Telemedicine for patients with heart rhythm disorders must go hand in hand with an adequate reimbursement strategy

By Bradley P Knight, MD

Director of Cardiac Electrophysiology, Northwestern Medicine

The Covid-19 pandemic has changed dramatically how the health care community views telemedicine. For electrophysiology, it has accelerated a shift in attitudes whereby most of those who may have harbored reservations about telemedicine for patients with heart rhythm disorders have come to completely embrace it.

As a result, even as the velocity and havoc wreaked by the pandemic seem to have slowed down, we have gone back to “business as usual” only halfway. This makes complete sense for the field of electrophysiology because it is particularly well-suited to telemedicine. The majority of our patients have already had their heart rhythm problems diagnosed prior to the pandemic, so when we review their chart, we can get most of the information we need. A lot of them also have some kind of a heart rhythm monitoring device, whether it´s an AliveCor Kardia app on their smartphone or an Apple Watch, which provide real-time data.

The challenge, in the context of the pandemic, is with new patients. Before, if a patient was referred to us for a suspected heart rhythm problem, we used to hook them up with a patch monitor to get an initial reading of the problem. Now we often need to send them a monitor with instructions so that they can connect it themselves. But this just goes to show that the field of electrophysiology is almost fully adaptable to telemedicine. I would say up to three quarters of our patients could be seen via telemedicine.

The other, more subtle challenge is the lack of a heart rhythm recording device for patients with diagnosed rhythm disorders that is embedded into the virtual clinic infrastructure. Even though such devices are less accurate than clinically administered measurements, having an option that patients can purchase and use routinely could help doctors track specific heart problems remotely when in-person access is too difficult or impossible. This is important because even with the most advanced telemedicine, there are definitely some patients that should be seen in person.

“The field of electrophysiology is almost fully adaptable to telehealth. I would say up to three quarters of our patients could be seen via telemedicine.”

Bradley Knight, MD is the Director of Cardiac Electrophysiology at Northwestern University, where he is also a Distinguished Professor of Cardiology and has directed the Heart Rhythm Program at the Bluhm Cardiovascular Institute and the Northwestern Clinical Cardiac Electrophysiology Fellowship Training Program since November 1, 2009. Prior to that, he served as the Director of Cardiac Electrophysiology at the University of Chicago from 2002 to 2009. His main clinical and research interests are in the field of heart rhythm disorders and he is involved in several multicenter clinical trials that are evaluating novel ablation tools and implantable devices.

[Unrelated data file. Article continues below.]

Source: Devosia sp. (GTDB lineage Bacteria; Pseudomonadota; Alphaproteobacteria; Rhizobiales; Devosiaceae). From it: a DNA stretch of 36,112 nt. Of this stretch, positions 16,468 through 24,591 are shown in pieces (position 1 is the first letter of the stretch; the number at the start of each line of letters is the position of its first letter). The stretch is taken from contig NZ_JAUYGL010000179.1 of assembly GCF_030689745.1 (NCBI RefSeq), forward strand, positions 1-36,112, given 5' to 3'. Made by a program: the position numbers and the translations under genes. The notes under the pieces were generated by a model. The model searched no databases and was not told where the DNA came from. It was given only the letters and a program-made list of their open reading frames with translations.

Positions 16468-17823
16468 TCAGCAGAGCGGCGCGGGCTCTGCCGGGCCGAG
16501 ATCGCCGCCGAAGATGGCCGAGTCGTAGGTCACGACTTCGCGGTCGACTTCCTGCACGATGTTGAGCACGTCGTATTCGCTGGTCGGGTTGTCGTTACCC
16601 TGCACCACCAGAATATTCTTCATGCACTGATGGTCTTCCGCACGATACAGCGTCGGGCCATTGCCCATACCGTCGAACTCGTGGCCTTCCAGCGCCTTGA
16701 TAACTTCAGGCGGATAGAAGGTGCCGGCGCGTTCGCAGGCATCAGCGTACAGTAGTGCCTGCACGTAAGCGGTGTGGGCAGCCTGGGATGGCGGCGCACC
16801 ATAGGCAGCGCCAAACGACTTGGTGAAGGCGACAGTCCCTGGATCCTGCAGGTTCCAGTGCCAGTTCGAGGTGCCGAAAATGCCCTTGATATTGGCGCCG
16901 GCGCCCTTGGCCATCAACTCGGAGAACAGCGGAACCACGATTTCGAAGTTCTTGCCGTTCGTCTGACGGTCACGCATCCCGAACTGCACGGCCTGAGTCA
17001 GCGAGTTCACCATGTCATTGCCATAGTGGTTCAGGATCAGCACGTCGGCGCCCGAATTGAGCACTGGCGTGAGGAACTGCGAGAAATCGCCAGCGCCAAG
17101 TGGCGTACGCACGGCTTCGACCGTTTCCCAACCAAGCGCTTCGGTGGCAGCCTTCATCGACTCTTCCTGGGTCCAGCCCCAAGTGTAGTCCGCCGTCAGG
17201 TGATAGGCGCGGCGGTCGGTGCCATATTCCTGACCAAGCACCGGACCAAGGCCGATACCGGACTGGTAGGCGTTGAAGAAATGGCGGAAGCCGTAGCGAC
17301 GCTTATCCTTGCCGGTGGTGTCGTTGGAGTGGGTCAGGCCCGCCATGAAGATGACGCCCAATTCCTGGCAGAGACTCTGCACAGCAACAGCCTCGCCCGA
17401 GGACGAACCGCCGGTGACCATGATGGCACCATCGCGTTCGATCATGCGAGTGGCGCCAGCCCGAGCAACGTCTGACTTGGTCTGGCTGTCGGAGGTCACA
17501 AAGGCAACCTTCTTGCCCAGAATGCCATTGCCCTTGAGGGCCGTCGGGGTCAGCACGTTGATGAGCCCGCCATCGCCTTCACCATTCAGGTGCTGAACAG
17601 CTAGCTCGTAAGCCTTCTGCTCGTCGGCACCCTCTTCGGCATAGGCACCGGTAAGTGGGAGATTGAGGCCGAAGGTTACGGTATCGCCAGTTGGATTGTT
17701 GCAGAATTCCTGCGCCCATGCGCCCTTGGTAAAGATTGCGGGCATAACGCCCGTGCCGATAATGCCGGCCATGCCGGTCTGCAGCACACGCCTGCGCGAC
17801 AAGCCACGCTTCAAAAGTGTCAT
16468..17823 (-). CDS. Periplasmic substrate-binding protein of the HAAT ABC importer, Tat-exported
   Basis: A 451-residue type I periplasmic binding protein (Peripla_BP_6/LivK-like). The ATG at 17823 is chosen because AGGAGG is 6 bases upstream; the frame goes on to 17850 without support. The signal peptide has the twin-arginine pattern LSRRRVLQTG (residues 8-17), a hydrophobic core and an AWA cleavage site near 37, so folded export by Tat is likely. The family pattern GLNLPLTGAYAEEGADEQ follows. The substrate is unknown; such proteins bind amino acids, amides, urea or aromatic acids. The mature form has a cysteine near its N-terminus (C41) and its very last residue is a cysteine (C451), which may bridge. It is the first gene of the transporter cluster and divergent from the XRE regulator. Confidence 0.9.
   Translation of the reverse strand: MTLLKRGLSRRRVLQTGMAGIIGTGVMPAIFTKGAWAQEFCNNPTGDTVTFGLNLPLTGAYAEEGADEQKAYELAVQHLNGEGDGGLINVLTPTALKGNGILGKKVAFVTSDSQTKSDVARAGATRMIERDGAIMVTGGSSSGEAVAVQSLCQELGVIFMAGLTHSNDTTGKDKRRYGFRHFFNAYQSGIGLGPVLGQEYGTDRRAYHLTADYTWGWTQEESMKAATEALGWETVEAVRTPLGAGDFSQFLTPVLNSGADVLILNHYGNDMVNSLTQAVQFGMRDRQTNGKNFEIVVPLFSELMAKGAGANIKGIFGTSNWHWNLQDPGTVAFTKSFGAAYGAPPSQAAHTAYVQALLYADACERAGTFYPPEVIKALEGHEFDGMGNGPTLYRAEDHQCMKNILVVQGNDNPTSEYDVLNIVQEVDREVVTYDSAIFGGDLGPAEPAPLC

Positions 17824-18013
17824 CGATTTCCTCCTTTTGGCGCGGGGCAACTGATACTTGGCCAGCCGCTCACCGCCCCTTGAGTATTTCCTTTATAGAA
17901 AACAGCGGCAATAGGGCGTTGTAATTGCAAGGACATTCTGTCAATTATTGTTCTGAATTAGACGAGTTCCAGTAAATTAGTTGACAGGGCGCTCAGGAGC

It is interesting to note that the minority of electrophysiology patients who really are better off being seen in person are now being used as a pretext to encourage health care workers to bring most or all cardiac patients back into the clinic. Obviously, healthcare providers are worried about how shifting healthcare to a telemedicine model – with or without Covid-19 – may affect reimbursement. But at the same time, I think providers, payers, and regulators recognize that this pandemic is not going away anytime soon, so they are going to have to come up with a long-term telemedicine reimbursement strategy.

Specifically, payers in Medicare, who are always looking for opportunities to cut reimbursement, are going to feel a lot of pressure to change their approach. This is so because the people who stand to lose the most from withholding reimbursement for telemedicine consultations are patients who need the most protection right now. Those are patients in lower socioeconomic classes who don´t always have access to cars, have comorbidities, and are at increased risk for getting infected with Covid-19 every time they venture outside their homes. So I expect to see a lot of public pressure to make sure those patients can be taken care of via telemedicine.

To illustrate how this problem plays out in electrophysiology, right now EP clinicians are not getting reimbursed when patients send in their cardiac data tracings captured by Smartwatches and fitness trackers expecting us to give them an immediate response about what the data show. I think there needs to be a proper reimbursement strategy for doctors if they are expected to “overread” these devices that are available in the public space.

The “other side of the coin” with streaming app data is the technology itself. Our main need is related to reliable ECG recordings, a rhythm strip, but we are still some years away from consumer devices being able to provide high-fidelity readings accompanied by the critical clinical information needed to manage a heart rhythm diagnoses. This means that if a patient sends us a heart rhythm strip showing atrial fibrillation, we still have to look up their medical chart and figure out what medications they are on, what other medical problems they have, or if there are other factors that might be impacting the data, in order to manage that patient. There needs to be a more efficient way to manage such contacts and the hope is that artificial intelligence could be leveraged to app-generated diagnoses and management better.

“Providers, payers, and regulators recognize that the Covid-19 pandemic is not going away anytime soon, so they are going to have to come up with a long-term telemedicine reimbursement strategy.”